My hunch would be that in printf we intended to always do what I did up above, and it worked on OS X, but unfortunately by relying on errno to verify the conversion (which will turn out to work differently for OS X versus Linux here for me to be correct), and then not correctly checking both str and endptr, a major divergence in behavior is possible and that's what is happening.

So I might not want to check for EINVAL like I do above in my WIP. If it's not portable, it will be better to report the "invalid digit" error outside this function when it returns false due to the improvement to the return expression. We will want to make sure not to rely on EINVAL in this context for anything but diagnostics, if it isn't portable, in fish.

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Indeed, commenting out the errno check in verify_numeric causes OS X to revert to the reported broken Linux behavior:

void builtin_printf_state_t::verify_numeric(const wchar_t *s, const wchar_t *end, int errcode) {
    /*if (errcode != 0) {
        this->fatal_error(L"%ls: %s", s, strerror(errcode));
    } else*/ if (*end) {
        if (s == end)
            this->fatal_error(_(L"%ls: expected a numeric value"), s);
        else
            this->fatal_error(_(L"%ls: value not completely converted"), s);
    }
}
> printf \%d ''
0⏎                        

It needs to check *end and *s correctly in the else if.

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floam commented Sep 7, 2016

Indeed, commenting out the errno check in verify_numeric causes OS X to revert to the reported broken Linux behavior:

void builtin_printf_state_t::verify_numeric(const wchar_t *s, const wchar_t *end, int errcode) {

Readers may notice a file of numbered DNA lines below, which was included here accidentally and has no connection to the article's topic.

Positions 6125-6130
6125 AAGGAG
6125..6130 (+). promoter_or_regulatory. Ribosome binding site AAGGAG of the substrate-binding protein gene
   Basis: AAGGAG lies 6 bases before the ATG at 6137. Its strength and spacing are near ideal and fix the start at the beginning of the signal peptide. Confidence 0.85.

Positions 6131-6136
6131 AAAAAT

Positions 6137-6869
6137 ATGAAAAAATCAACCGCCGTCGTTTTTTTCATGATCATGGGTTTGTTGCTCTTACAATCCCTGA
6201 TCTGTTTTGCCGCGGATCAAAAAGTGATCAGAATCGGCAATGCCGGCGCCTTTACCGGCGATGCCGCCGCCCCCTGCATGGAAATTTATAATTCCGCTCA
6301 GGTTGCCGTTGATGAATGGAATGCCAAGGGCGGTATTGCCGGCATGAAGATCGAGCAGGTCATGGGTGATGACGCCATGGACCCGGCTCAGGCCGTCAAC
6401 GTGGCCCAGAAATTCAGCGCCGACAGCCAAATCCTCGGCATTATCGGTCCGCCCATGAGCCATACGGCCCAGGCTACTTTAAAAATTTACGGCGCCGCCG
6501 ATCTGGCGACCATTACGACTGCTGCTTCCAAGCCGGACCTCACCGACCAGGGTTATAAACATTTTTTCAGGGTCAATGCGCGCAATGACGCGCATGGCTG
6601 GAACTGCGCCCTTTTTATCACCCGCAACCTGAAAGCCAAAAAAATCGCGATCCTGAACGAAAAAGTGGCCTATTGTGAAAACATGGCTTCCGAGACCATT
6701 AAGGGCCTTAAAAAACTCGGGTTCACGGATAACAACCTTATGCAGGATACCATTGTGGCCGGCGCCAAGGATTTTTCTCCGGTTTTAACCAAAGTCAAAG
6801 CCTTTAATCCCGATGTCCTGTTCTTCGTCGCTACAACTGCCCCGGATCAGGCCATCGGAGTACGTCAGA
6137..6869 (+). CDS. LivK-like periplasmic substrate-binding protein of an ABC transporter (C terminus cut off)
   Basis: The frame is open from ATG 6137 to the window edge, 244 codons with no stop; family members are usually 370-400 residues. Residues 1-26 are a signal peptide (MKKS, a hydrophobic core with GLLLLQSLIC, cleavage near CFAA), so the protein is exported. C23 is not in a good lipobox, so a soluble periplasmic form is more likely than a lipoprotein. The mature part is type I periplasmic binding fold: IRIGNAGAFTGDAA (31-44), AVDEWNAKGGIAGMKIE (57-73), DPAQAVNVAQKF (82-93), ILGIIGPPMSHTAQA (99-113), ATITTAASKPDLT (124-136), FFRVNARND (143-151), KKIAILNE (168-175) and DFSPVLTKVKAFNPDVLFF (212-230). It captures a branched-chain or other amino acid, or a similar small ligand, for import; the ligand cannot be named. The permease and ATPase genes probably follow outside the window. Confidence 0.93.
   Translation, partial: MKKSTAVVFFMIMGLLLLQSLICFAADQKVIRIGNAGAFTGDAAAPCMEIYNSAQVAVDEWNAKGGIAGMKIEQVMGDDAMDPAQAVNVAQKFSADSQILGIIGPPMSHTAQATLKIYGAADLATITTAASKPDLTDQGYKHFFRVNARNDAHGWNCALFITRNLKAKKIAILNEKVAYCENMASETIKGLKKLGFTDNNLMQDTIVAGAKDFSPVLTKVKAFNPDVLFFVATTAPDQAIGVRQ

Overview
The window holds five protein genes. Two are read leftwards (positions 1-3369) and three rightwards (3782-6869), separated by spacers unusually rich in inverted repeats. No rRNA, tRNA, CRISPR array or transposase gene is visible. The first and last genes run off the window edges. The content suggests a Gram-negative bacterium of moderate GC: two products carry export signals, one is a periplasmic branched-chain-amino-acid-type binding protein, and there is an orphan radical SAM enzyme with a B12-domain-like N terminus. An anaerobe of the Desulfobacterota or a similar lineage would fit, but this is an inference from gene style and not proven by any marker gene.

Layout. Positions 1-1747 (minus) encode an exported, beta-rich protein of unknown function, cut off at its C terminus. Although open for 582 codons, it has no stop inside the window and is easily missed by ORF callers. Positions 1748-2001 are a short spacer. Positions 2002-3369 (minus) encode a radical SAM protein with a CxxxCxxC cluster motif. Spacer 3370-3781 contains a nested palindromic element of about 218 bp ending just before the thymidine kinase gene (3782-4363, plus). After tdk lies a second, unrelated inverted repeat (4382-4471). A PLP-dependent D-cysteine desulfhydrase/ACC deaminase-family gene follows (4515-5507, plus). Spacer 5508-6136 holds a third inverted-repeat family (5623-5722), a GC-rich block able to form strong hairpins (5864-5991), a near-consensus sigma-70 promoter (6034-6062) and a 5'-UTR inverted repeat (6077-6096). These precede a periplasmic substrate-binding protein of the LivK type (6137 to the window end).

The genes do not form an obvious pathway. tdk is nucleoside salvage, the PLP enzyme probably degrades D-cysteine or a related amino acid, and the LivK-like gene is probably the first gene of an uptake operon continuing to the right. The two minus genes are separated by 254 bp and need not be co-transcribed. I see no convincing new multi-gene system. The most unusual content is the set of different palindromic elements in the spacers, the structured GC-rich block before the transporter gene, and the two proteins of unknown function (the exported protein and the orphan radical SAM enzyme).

/*if (errcode != 0) {
        this->fatal_error(L"%ls: %s", s, strerror(errcode));
    } else*/ if (*end) {
        if (s == end)
            this->fatal_error(_(L"%ls: expected a numeric value"), s);
        else
            this->fatal_error(_(L"%ls: value not completely converted"), s);
    }
}
> printf \%d ''
0⏎                        

It needs to check *end and *s correctly in the else if.

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krader1961 Sep 29, 2016

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I see that @floam added a change, commit f843eb3 and PR #3405, intended to at least partially address this issue. Is that true, @floam? Given that commit and your earlier comments on this issue would you like to take ownership of it?

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krader1961 commented Sep 29, 2016

I see that @floam added a change, commit f843eb3 and PR #3405, intended to at least partially address this issue. Is that true, @floam? Given that commit and your earlier comments on this issue would you like to take ownership of it?

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FYI I reverted f843eb3

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ridiculousfish commented Oct 2, 2016

FYI I reverted f843eb3

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Fixing issue #3570 caused me to notice that there are numerous places in the fish code that set errno to zero before performing a string to int conversion then checking the value of errno. That is fubar.

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krader1961 commented Nov 22, 2016

Fixing issue #3570 caused me to notice that there are numerous places in the fish code that set errno to zero before performing a string to int conversion then checking the value of errno. That is fubar.

@krader1961 krader1961 self-assigned this Nov 24, 2016

krader1961 added a commit to krader1961/fish-shell that referenced this issue Nov 25, 2016

fix handling of odd strings by `test` builtin
The `test` builtin currently has unexpected behavior with respect to
expressions such as `'' -eq 0`. That currently evaluates to true with a
return status of zero. This change addresses that oddity while also
ensuring that other unusual strings (e.g., numbers with leading and
trailing whitespace) are handled consistently.

Fixes #3346

@krader1961 krader1961 modified the milestones: fish 2.5.0, fish-future Nov 25, 2016

krader1961 added a commit that referenced this issue Nov 28, 2016

emit error message when test is given invalid int
This augments the previous change for issue #3346 by adding an error
message when an invalid integer is seen. This change is likely to be
controversial so I'm not going to squash it into the previous change.

@faho faho added the release notes label Dec 2, 2016